Tunisian police have clashed with protesters near the chamber of the suspended parliament as demonstrators marched against President Kais Saied’s seizure of political power four months ago.
Hundreds of police had blocked off the area where thousands of protesters were gathering on Sunday to demand that Saied restore the parliament and normal democratic rule.
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Increasingly vocal opposition, along with a looming crisis in public finances, may pose a new test of how Saied and the new government he has appointed will tackle threats to their authority.
“Shut down Kais Saied” and “Freedom! Freedom! End the police state!” protesters chanted as they pulled down barriers obstructing the roads leading to the parliament building at the capital’s Bardo palace, leading to clashes.
“We are under one-man rule since July 25 … we will stay here until they open the roads and end the siege,” Jawher Ben Mbarek, a protest leader, told Reuters news agency.
Saied seized nearly all powers in July, suspending the parliament and dismissing the government in a move his critics called a coup, before installing a new prime minister and announcing he could rule by decree.
The president said his actions were needed to end governmental paralysis after years of political squabbling and economic stagnation, and has promised to uphold rights and freedoms won in the 2011 revolution that brought democracy.
His moves appeared to have widespread popularity and thousands of his supporters gathered for a rally to back him last month.
However, several prominent politicians have been arrested and hundreds have faced travel bans, while a former president living outside Tunisia, Moncef Marzouki, faces prosecution for his verbal attacks on Saied.
Journalist Elizia Volkmann, reporting from the protests near parliament, said the police have “completely blocked” the area around the building and have established checkpoints but that there is still a “slow and steady stream” of people seeking to join the demonstrations.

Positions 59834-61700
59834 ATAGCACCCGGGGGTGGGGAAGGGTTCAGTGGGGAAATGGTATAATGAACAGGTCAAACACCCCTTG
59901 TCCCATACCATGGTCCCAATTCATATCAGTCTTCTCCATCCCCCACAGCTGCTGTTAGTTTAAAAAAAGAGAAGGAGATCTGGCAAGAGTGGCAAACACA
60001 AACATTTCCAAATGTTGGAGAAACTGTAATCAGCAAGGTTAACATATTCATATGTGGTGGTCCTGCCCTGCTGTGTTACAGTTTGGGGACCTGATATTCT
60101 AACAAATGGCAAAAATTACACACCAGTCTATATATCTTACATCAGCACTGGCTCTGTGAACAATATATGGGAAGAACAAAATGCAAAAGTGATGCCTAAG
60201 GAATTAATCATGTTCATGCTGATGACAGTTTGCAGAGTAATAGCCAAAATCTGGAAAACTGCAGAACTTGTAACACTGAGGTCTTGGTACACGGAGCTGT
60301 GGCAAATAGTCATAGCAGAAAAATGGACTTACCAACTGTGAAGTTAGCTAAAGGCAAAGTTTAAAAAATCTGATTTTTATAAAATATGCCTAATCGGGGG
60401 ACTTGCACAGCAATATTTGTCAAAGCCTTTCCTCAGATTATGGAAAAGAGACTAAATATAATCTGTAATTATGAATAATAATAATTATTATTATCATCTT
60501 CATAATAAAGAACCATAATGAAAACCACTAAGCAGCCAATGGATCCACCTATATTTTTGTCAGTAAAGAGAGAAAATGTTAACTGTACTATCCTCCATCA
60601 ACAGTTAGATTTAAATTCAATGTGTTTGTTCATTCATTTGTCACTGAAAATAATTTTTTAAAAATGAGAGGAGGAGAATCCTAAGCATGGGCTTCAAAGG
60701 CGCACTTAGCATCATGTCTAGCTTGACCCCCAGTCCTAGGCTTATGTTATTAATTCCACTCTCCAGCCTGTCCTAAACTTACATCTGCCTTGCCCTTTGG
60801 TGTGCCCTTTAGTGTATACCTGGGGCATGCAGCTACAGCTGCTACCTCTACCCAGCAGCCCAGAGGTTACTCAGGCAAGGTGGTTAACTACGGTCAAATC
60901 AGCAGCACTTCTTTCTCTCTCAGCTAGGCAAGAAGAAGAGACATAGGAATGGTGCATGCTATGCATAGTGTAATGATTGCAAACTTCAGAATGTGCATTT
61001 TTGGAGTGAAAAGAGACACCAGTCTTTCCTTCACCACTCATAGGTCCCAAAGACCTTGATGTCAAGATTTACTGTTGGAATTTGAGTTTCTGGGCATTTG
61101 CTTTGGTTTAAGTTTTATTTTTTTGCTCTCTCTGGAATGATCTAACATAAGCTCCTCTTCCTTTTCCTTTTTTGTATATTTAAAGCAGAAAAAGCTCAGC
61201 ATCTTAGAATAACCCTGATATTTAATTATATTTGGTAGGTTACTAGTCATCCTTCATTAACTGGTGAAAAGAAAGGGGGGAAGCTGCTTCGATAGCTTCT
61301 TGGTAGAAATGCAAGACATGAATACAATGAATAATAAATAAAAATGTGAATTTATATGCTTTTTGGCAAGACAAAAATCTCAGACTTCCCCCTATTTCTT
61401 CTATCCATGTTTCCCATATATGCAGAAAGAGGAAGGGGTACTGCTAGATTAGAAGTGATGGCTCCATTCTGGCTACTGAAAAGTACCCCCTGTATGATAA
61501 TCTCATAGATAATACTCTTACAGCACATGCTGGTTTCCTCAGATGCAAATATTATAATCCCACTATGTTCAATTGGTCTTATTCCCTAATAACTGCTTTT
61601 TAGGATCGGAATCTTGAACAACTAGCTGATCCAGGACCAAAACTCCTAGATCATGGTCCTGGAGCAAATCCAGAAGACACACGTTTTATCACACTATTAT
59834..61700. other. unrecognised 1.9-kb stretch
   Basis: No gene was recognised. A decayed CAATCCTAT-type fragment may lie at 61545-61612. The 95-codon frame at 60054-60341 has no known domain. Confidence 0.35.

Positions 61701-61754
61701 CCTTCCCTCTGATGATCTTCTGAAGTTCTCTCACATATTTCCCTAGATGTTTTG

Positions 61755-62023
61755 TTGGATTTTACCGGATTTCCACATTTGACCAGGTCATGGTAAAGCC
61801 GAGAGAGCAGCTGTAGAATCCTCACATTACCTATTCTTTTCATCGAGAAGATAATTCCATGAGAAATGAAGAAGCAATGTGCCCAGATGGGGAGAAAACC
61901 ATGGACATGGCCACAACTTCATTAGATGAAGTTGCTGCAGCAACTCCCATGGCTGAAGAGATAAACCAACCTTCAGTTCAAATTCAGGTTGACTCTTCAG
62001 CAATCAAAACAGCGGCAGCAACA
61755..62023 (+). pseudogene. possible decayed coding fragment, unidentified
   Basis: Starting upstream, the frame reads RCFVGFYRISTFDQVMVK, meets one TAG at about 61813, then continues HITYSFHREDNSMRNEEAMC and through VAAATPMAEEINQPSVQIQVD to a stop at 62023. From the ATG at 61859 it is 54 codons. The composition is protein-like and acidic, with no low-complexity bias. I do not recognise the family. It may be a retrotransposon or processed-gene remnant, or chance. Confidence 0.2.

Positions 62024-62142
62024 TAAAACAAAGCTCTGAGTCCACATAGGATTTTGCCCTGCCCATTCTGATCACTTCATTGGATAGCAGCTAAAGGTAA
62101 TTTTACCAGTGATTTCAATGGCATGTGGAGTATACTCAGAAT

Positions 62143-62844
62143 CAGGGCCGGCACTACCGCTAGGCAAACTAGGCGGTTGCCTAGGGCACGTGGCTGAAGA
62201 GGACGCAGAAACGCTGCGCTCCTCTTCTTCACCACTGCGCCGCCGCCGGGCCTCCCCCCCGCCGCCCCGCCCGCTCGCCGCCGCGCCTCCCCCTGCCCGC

“A lot of protesters have large printed placards or pictures of journalists and members of parliament, lawyers, who have been arrested or imprisoned since July 25,” Volkmann said.
“They want to return to normal functioning of parliament,” she added. “They want to return to the 2014 constitution, they want Kais Saied to step down and they would like to see new … [presidential and legislative] elections held.”
While demonstrators who attend anti-government protests are usually identified as supporters of the Ennahdha party, which was the biggest party in the now-suspended parliament, Volkmann said the crowd in Sunday’s rally was “very diverse”.
Ben Mbarek, a member of an initiative called Citizens against the Coup, which called for the protests on Sunday, said at a news conference that Tunisian authorities are “restricting travel” and limiting “modes of transport” in Tunis in a bid to prevent people from attending the rally – a move he said violated freedom of expression.
Sunday’s protest followed clashes last week between police and protesters in the southern town of Agareb in which one person was killed.
“Tunisia is isolated internationally now with the closing of parliament and the coup … we want to restore democracy,” Abderrouf Betbaib, a former Saied adviser who was at the front of the protest, told Reuters.